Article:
“praying in the Holy Spirit” Next, Jude calls the church to pray in the Holy Spirit. Too often, this verse has been used interpreted by charismatics to mean praying in tongues. However, I do not believe that such is Jude’s intention. Rather, Jude is once more distinguishing between the true believers and the false teachers. While the false teachers are devoid of the Spirit, Christians pray in the Holy Spirit. I believe that this prayer is in a general sense as opposed to being a specific spiritual gift. We know that the Holy Spirit indwells believers (Rom. 8:11) and enables us to call God “Father” (Rom. 8:15). Therefore, if the Spirit bears witness as to our status before God, true prayer then is by the means of the Spirit, as He intercedes for us (Rom. 8:26-27). It is also interesting that Jude first aims at faith and the Spirit, which are two defining points of being a Christian. Our faith, which is best summarized as the gospel, and the presence of the Holy Spirit are markers of the Christian walk. To separate oneself from the gospel and the Spirit is to deny Christ.  

“keep yourselves in the love of God” Grammatically, it seems that this is the focal command of verses 20 and 21. The previous two commands (building up in the faith and praying the Spirit) and the next one (waiting for the mercy of Christ) are all participles to this command. Yet how can this be the central command when the gospel, prayer, and the second coming are so important to Christian life? I believe that Jesus’ message to the church at Ephesus holds the answer.  In Revelation 2:1-7, John writes down his vision of Jesus’ letter to the Ephesians. The words begin well with Christ commending their contending for the faith. However, Christ then brings this rebuke against them: “you have abandoned the love you had at first (Rev. 2:4).” Though they were not tolerating the false teachers and joyfully endured persecution, they were forgetting the love of God. Indeed, Paul’s words ring true: “if I have all faith, so as to remove mountains, but have not love, I am nothing” (1 Cor. 13:2). The works of God in the life of a Christian displays itself in love. A loveless Christian is a Christ-less Christian.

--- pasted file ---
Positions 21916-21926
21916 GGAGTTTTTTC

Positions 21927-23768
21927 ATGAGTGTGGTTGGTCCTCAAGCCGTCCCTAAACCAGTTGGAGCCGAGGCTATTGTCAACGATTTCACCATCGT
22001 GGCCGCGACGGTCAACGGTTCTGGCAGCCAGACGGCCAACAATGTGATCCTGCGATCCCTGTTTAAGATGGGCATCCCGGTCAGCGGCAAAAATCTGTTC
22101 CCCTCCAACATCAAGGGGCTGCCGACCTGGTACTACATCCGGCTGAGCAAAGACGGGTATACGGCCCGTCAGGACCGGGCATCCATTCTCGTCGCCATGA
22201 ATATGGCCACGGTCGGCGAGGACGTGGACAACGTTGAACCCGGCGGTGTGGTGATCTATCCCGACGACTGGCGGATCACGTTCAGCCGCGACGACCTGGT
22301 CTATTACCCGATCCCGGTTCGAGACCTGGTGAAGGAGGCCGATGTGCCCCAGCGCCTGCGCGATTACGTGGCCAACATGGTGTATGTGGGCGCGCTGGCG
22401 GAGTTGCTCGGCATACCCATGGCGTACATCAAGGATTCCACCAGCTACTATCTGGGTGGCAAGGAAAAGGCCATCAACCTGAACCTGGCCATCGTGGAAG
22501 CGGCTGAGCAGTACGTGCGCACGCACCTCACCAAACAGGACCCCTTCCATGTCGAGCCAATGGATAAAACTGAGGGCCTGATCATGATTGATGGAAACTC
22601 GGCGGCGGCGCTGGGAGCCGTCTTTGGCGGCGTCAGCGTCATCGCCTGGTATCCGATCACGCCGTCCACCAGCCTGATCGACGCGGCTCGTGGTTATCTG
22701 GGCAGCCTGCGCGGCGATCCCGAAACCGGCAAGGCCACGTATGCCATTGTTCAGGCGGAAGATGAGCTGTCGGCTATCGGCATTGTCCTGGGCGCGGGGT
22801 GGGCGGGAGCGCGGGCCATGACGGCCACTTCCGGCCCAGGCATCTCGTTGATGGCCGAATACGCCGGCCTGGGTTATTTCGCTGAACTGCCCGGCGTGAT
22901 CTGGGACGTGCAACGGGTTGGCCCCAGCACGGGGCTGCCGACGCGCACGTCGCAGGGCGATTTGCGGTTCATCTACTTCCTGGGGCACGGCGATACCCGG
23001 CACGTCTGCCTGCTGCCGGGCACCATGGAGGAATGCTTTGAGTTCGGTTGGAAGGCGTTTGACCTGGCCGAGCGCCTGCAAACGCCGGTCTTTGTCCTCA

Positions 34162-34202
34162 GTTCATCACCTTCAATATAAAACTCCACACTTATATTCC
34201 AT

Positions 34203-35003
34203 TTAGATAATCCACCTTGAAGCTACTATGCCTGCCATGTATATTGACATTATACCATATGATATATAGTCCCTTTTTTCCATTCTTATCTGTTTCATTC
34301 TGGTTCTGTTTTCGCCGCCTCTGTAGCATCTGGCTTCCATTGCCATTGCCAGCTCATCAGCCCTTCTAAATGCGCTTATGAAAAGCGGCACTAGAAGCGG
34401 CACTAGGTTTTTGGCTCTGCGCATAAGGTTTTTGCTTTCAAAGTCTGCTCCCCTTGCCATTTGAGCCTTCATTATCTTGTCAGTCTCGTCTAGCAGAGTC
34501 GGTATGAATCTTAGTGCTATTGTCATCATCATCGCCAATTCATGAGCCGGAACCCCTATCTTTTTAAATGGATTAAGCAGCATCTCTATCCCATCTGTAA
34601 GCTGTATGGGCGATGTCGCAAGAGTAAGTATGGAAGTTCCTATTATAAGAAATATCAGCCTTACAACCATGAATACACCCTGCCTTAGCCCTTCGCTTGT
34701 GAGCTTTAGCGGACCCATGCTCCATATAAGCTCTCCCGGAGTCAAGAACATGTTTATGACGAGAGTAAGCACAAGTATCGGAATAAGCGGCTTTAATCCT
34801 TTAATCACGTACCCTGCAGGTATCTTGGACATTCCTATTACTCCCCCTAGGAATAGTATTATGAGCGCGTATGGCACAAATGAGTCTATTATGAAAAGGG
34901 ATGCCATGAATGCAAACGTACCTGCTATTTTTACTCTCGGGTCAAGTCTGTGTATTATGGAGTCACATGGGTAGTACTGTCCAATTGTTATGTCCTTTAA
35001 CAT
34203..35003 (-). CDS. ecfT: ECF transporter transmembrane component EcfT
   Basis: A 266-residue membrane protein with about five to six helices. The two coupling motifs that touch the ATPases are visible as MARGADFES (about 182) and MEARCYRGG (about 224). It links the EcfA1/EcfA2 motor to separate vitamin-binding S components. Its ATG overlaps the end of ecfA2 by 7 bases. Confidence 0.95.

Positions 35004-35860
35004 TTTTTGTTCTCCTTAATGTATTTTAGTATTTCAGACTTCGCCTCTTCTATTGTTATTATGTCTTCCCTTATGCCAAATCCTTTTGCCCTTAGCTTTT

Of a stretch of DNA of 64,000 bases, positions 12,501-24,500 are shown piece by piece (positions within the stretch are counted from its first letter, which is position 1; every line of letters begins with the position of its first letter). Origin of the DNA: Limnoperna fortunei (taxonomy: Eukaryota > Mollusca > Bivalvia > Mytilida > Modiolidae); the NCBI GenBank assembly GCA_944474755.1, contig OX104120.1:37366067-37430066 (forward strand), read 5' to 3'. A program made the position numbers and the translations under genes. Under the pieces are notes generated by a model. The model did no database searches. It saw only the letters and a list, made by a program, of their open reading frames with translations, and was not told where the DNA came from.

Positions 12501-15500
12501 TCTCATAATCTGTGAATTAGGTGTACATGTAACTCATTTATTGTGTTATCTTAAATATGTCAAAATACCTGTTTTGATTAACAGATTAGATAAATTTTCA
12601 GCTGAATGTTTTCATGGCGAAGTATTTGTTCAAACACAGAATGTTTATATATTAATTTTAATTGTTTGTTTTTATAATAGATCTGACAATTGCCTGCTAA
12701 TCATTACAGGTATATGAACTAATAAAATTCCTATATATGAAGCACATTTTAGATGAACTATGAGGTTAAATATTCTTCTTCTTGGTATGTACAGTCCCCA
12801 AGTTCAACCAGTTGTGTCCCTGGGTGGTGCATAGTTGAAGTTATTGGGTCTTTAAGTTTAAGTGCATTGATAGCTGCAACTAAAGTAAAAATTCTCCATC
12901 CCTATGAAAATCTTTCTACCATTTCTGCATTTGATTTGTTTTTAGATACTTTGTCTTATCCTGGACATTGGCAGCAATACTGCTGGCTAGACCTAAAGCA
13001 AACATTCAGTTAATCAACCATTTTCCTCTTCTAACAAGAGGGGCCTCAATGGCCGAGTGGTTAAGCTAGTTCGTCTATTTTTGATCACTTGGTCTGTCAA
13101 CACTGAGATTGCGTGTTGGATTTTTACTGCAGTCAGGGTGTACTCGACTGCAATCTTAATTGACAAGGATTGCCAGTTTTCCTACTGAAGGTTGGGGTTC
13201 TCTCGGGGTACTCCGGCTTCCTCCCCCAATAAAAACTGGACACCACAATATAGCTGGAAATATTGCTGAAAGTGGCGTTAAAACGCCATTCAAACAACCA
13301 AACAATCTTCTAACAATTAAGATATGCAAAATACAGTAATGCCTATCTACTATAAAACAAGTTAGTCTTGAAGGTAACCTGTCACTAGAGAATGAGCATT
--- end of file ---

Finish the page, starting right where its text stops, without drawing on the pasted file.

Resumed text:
“waiting for the mercy of our Lord Jesus Christ that leads to eternal life” One of the most glorious biblical truths is our eternal life with Christ. Though we were once slaves to the power of sin and though we still wrestle with iniquity each day, we hope for better things to come. Namely, we hope in the second coming of Christ. We believe that He will come to earth again to judge the ungodly and to resurrect the saints. The great promise for believers is that this present life is the closest to hell that we will ever come. Whether by death or the coming of the Lord, we will enter into eternal life with Him, forever free from sin and death.  

KEEP OTHERS // VERSES 22-23